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University of Washington wins stem cell research grant

The University of Washington has been awarded USD 10m by the US federal government for a five-year programme intended to advance basic research on human embryonic stem cells

The University of Washington has been awarded USD 10m by the US federal government for a five-year programme intended to advance basic research on human embryonic stem cells.

The grant, which was awarded by the US National Institutes of Health (NiH), restricts the use of the award for research only on the 21 human embryonic stem cell lines approved for scientific study by President Bush back in 2001.

Embryonic stem cells can develop into brain, heart, bone, blood or any other kind of cell. Such pluripotent forms of stem cells can be used to repair damaged tissue or grow new structures.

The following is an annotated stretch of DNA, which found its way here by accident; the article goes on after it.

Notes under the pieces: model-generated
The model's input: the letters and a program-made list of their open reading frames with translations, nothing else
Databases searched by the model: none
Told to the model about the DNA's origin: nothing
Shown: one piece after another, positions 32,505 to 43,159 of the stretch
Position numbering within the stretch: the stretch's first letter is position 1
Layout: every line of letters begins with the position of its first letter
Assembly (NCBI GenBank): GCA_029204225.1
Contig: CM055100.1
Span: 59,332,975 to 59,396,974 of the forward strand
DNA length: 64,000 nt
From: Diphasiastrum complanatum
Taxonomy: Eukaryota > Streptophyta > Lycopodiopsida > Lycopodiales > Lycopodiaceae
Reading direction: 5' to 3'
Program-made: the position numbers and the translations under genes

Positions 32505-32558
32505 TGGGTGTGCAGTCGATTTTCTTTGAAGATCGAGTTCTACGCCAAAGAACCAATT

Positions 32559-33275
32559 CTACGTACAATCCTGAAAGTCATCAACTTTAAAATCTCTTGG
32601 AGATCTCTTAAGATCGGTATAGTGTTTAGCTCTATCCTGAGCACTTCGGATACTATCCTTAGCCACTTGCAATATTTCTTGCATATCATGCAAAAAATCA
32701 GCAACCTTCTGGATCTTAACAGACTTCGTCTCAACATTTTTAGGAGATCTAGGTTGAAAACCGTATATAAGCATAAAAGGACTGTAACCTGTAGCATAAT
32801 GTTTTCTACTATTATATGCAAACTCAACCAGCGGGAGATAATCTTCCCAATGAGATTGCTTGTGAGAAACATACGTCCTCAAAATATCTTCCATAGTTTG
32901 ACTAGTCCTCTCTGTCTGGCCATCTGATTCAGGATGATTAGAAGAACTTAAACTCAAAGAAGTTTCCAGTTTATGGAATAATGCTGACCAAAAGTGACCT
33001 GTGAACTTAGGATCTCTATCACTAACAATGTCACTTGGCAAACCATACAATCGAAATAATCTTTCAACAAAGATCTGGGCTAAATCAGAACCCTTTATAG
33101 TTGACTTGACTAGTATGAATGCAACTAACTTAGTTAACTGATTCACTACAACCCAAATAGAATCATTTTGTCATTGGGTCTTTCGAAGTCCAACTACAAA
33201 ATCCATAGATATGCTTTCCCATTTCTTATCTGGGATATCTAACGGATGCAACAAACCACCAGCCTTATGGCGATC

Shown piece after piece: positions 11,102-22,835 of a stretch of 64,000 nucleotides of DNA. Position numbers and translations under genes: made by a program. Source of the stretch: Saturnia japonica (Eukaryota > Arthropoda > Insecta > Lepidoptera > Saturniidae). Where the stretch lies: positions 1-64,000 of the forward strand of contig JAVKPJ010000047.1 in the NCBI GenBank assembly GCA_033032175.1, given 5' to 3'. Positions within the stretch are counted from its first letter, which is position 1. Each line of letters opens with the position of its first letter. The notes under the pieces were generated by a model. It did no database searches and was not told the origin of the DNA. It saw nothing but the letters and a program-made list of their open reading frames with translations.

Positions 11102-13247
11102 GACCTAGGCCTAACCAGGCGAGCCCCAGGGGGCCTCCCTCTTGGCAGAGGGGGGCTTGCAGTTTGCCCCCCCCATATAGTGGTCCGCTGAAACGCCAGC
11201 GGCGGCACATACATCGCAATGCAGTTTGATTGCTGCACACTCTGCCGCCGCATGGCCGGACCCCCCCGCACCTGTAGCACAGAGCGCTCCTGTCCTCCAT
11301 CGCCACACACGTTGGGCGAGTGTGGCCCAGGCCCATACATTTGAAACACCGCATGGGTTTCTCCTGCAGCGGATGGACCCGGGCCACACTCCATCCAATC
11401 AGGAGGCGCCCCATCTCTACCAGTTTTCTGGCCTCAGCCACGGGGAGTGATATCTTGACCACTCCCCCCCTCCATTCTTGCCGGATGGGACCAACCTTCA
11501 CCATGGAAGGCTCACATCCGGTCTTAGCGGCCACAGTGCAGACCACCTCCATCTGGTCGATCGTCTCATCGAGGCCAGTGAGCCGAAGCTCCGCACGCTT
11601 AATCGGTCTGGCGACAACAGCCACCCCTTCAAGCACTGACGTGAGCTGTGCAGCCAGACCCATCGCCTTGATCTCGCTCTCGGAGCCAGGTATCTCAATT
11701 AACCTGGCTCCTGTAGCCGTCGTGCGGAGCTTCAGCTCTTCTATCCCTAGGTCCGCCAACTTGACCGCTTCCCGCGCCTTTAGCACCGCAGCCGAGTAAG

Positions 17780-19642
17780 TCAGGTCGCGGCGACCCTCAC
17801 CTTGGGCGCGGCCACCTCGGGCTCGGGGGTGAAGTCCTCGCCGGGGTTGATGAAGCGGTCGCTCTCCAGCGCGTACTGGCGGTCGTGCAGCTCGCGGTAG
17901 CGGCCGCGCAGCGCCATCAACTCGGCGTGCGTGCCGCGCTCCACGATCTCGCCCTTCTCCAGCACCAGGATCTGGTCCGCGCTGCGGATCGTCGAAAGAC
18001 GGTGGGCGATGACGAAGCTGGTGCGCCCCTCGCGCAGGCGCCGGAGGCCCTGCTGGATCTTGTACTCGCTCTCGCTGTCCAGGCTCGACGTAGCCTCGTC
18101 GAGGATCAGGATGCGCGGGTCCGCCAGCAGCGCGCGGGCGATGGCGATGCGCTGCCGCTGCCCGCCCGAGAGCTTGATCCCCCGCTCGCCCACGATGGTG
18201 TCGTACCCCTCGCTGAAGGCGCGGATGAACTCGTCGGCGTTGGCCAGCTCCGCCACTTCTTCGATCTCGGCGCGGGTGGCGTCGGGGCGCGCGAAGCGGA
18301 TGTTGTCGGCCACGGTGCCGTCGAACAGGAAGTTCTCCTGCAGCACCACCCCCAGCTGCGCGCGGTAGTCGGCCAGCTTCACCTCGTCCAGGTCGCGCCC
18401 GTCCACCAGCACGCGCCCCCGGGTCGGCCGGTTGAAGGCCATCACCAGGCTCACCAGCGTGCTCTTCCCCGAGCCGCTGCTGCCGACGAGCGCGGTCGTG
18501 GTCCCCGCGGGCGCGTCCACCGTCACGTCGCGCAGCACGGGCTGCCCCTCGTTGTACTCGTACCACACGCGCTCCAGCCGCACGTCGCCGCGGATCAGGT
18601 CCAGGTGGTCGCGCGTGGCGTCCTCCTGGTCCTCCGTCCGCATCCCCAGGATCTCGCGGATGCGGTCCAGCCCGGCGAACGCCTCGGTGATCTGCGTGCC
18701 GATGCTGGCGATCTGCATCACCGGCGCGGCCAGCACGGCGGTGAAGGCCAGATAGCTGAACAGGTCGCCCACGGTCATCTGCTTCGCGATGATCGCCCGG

The September 2007 issue of Nature Biotechnology reported on the research ongoing at the university, which is investigating the regeneration of damaged hearts in rats using embryonic stem cells.

The team collaborates with the US-headquartered biotechnology firm, Geron, in this area. In the laboratory, approximately 10 per cent of damaged heart muscle was restored by stem cells, according to the Nature report.

The grant will help the university to fund a human embryonic stem cell laboratory and expand four research projects aimed at deciphering how stem cells are able to renew and differentiate. The research will focus on heart and retinal nerve stem cells.

The University of Washington programme is part of a national project launched in 2003 and coordinated by the NIH's National Institute of General Medical Sciences. The project is investigating the basic molecular and genetic questions of human embryonic stem cells.

30th September 2008

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